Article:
Journal of Autism and Developmental Disorders

, Volume 36, Issue 2, pp 211–224

Effects of Low-Intensity Behavioral Treatment for Children with Autism and Mental Retardation


    • Akershus University Hospital
    • Department for Early Intervention (STI)Nordvoll School and Autism Center
  • Svein Eikeseth
    • Akershus University College and Glenne Center
  • Erik Jahr
    • Akershus University Hospital
  • Tristram Smith
    • University of Rochester Medical Center

DOI: 10.1007/s10803-005-0058-x

Cite this article as:
Eldevik, S., Eikeseth, S., Jahr, E. et al. J Autism Dev Disord (2006) 36: 211. doi:10.1007/s10803-005-0058-x


We retrospectively compared 2 groups of children receiving either behavioral treatment (n=13) or eclectic treatment (n=15) for an average of 12 hours per week. Children were assessed on intelligence, language, adaptive functioning and maladaptive behavior at pretreatment and 2 years into treatment. The groups did not differ significantly at pretreatment. After 2 years of treatment, the behavioral group made larger gains than the eclectic group in most areas. However, gains were more modest than those reported in previous studies with children receiving more intensive behavioral treatment, and it is questionable whether they were clinically significant.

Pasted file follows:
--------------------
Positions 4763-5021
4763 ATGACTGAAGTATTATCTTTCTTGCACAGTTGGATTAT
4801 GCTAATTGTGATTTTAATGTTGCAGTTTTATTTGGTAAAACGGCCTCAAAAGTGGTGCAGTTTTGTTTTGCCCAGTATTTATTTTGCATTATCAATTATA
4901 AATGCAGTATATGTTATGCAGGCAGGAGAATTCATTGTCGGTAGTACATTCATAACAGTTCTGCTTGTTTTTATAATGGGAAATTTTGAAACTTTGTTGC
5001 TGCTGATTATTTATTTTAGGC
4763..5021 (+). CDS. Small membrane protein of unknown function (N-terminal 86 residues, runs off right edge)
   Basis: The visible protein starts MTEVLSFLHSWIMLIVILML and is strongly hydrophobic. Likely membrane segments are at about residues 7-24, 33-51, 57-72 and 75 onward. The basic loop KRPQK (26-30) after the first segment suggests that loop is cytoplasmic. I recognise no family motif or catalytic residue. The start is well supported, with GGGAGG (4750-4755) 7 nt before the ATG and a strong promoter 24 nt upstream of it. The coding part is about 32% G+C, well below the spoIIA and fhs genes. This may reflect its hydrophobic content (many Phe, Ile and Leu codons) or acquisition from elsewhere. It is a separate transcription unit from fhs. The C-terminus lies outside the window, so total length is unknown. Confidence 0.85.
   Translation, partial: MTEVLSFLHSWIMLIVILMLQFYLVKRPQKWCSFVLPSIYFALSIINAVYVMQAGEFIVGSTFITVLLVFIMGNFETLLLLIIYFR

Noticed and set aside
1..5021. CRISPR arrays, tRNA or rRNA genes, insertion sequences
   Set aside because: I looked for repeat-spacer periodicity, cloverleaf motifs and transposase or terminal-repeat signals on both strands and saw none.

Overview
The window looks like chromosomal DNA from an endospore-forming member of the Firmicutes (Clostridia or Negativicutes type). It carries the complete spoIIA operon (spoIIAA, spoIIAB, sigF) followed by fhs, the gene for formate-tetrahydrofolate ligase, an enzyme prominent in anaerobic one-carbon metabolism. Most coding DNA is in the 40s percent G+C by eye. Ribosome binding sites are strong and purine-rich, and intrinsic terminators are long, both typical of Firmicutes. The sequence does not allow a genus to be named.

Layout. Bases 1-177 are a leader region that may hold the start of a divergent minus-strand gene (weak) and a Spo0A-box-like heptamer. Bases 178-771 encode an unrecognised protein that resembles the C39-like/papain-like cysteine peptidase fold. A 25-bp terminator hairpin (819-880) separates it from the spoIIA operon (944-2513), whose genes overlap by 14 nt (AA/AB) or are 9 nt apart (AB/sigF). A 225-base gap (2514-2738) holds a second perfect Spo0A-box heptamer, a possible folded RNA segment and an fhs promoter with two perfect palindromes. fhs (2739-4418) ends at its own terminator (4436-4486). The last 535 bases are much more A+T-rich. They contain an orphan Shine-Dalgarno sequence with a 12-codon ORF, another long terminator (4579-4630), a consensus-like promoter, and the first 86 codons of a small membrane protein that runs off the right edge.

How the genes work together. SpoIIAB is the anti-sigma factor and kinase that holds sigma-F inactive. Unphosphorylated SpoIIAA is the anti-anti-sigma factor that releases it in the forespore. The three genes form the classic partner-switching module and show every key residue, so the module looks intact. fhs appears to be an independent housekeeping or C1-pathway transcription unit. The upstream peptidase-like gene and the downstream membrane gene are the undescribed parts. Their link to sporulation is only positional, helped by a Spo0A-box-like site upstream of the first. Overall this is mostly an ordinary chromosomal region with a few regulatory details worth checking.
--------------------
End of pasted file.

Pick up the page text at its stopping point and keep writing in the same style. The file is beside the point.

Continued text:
Behavioral interventioneclectic treatmentautismintensity

Copyright information

© Springer Science+Business Media, Inc. 2006